Fifteen Minutes is a short story collection about fame, presented through the extraordinary eyes of unabashedly ordinary characters.

‘Rapier sharp observations on modern obsessions. Gripping, witty and perceptive. These are stories to savour.’
Laura Wilkinson (author of Skin Deep, Redemption Song, The Family Line)

‘Like those great storytellers Alice Munro and Elizabeth Strout, Erinna Mettler treads a fine line – empathising with her characters and revealing their flaws without ever succumbing to sentiment – and delivers a richly rewarding read.’
Sarah Rayner (author of One Moment, One Morning)

‘Mettler’s stories are delightful journeys, the kind where you don’t arrive at the place you imagined, but always somewhere stranger and more magical.’
William Shaw ( author The Birdwatcher and the Breen & Tozer Trilogy)

OUT NOW in paperback and e-book.

Further information press@unbound.co.uk 0207 017 2377

Or erinnamettler@gmail.com

Calling Ghost Hunters!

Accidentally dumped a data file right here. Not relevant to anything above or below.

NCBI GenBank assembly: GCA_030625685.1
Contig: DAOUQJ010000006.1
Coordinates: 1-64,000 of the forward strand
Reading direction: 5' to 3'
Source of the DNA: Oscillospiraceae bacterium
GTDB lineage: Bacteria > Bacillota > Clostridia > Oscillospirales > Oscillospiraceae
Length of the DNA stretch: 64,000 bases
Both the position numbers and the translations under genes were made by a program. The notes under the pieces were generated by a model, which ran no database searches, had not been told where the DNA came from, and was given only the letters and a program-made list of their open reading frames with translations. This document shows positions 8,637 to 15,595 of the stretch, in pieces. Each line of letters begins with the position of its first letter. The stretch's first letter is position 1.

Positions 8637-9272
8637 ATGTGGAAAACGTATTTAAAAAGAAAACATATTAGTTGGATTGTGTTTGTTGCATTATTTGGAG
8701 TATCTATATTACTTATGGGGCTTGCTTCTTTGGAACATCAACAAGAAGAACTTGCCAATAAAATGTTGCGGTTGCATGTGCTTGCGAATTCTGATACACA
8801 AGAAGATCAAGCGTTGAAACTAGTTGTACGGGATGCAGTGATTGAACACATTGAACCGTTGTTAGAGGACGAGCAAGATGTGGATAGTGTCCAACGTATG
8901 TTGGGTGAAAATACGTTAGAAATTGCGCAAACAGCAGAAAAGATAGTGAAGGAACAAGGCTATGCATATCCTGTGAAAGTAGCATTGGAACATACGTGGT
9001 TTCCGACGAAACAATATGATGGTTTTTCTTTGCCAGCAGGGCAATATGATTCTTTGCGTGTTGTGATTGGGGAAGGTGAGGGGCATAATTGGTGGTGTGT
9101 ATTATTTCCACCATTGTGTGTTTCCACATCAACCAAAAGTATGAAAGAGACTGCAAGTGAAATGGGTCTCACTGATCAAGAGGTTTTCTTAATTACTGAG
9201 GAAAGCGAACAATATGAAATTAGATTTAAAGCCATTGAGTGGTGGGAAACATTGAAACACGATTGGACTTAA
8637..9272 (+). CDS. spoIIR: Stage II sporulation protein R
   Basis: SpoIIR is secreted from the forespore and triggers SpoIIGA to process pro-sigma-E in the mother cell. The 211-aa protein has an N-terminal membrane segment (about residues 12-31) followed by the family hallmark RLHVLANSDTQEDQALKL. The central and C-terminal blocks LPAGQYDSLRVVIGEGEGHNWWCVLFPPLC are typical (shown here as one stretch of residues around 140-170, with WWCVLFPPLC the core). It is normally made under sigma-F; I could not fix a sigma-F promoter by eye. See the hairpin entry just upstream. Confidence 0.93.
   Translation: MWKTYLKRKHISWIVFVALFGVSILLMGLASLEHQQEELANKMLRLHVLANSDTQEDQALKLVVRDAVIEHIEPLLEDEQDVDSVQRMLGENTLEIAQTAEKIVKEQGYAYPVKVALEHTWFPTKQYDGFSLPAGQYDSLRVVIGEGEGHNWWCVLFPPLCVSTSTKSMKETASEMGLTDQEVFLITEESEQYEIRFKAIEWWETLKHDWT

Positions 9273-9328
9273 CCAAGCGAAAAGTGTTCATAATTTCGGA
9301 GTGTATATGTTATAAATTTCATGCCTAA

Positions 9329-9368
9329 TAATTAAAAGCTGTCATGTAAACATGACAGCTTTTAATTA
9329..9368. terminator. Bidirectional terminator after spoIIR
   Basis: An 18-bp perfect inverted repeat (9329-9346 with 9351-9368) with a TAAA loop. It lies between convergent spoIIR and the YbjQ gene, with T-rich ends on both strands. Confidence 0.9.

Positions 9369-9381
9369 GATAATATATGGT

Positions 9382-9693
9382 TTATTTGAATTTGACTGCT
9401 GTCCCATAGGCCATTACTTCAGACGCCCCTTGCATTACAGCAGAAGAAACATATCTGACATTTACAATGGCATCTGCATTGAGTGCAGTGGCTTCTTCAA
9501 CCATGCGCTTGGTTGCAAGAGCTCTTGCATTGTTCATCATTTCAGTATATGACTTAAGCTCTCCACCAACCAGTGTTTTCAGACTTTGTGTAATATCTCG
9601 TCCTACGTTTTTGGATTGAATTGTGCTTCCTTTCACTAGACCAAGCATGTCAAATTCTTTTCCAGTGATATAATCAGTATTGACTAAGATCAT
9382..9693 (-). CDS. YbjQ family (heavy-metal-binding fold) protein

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As the weather gets more autumnal and the wind scratches at the windows my thoughts are turning to Halloween. Halloween is my absolute favourite festival, so much better than Christmas with its 6 month build up, Halloween is just fun from start to finish. As a special ghoulish treat this week I have a guest blog from writer Paul Holbrook. His novel Domini Mortum is extremely close to being fully funded by crowdfunding publisher Unbound. I know how this works because my own book 15 Minutes has just been released by them. Paul is offering some great pledges in his crowdfunding campaign, not least one which should appeal to even the most fearless ghost hunters.

Hello Paul tell us about your book?

Domini Mortum is a novel set in late Victorian England, and set in London, York, and the village of Pluckley in Kent.   21032874_10214086403215790_5586207500886656430_n

It tells the story of a journalist called Samuel Weaver, who has travelled down to London from his native York to work as an artist and reporter for The Illustrated Police News (the preeminent tabloid of the day).  Weaver is obsessed with a series of murders which occurred six years earlier in London and the man accused of the crimes, who died before he could be brought to justice.

Weaver travels around London, and to Kent, to meet people who knew the accused, in the hope of writing a book about him.  However, the more he finds out about the murders, the more he becomes embroiled himself with the people and organisations who have the most to lose by being exposed in the press.  Meanwhile another set of murders has begun in London which hold a much darker and foreboding purpose.